Magazine article Times Educational Supplement

The Whole Story

Magazine article Times Educational Supplement

The Whole Story

Article excerpt

The Sats tests for children in Year 6 are changing - the new ones are going to be much tougher. There's even a suggestion that failing children might have to spend part of their summer holiday in a local secondary school as teachers try to get them up to speed. I bet teachers and students will be over the moon about that.

A glance at the new tests makes you question the minds compiling them. Take English, for example. We're told that pupils will be asked to identify subordinate clauses, recognise adverbials and use the subjunctive. Then the children will be asked whether a given sentence contains a simile, onomatopoeia or alliteration. Are the compilers trying to put children off literature for life?

At the age of 11, I wouldn't have known onomatopoeia if it had jumped up and bitten me, but I was already fired by literature. Why? Because I was fortunate in having a mother who had read widely, cared deeply about books and whose greatest wish was to instil a similar love in her children. We explored many classics together: The Coral Island, Swallows and Amazons, Treasure Island, Peter Pan. She would often stop and savour a paragraph, asking me to listen to the way the sentences had been assembled, or to the rhythm of a sequence of words.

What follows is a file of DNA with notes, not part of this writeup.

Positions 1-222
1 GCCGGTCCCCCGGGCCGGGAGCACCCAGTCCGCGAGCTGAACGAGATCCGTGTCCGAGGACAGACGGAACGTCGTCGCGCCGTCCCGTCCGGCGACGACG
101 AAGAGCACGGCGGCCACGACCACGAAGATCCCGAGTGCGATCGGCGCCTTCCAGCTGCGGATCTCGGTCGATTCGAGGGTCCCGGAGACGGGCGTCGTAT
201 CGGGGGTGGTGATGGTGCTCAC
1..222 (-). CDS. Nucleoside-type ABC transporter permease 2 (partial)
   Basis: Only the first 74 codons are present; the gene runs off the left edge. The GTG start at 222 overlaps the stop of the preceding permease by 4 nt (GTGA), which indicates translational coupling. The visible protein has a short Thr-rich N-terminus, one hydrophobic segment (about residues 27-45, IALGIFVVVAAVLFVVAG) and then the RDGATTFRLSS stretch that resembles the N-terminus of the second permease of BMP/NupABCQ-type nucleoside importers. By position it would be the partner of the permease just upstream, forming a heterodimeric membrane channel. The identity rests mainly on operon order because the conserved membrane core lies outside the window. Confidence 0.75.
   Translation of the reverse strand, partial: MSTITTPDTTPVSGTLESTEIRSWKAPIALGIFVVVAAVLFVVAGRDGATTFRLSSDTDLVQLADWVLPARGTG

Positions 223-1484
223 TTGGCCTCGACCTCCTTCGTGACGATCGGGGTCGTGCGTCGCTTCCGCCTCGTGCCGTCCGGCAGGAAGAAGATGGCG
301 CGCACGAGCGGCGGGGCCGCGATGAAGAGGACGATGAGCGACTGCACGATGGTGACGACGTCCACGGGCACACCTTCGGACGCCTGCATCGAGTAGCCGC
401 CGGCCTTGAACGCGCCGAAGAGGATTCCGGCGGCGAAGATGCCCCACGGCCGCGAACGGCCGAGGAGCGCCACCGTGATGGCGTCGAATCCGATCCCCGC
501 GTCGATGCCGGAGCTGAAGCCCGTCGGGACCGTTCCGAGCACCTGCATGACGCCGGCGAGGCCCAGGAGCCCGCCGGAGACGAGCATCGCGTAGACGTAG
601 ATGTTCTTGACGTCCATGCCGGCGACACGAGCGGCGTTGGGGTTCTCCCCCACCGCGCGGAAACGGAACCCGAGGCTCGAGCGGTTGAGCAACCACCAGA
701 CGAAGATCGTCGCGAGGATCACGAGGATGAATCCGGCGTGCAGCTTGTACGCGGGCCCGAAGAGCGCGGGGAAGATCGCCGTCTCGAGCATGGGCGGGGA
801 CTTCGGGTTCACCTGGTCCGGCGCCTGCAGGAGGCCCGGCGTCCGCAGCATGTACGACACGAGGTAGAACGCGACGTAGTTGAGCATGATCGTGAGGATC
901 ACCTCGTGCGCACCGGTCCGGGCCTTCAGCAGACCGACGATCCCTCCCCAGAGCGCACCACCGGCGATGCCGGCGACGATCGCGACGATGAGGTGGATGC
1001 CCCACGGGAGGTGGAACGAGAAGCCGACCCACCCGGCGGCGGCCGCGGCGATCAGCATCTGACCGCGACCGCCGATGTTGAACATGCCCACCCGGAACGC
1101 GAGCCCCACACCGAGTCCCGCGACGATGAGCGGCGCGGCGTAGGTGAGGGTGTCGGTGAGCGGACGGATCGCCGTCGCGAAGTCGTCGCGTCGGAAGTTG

Then, at primary school, there were teachers who loved reading aloud to the class. I particularly remember Miss Webb's skill at dividing a story into segments that enabled her to stop at a cliffhanger. How well I remember fearing for the little girl in Old Peter's Russian Tales being chased across the hills by Baba Yaga, the evil, iron-toothed witch. …

Search by... Author
Show... All Results Primary Sources Peer-reviewed

Oops!

An unknown error has occurred. Please click the button below to reload the page. If the problem persists, please try again in a little while.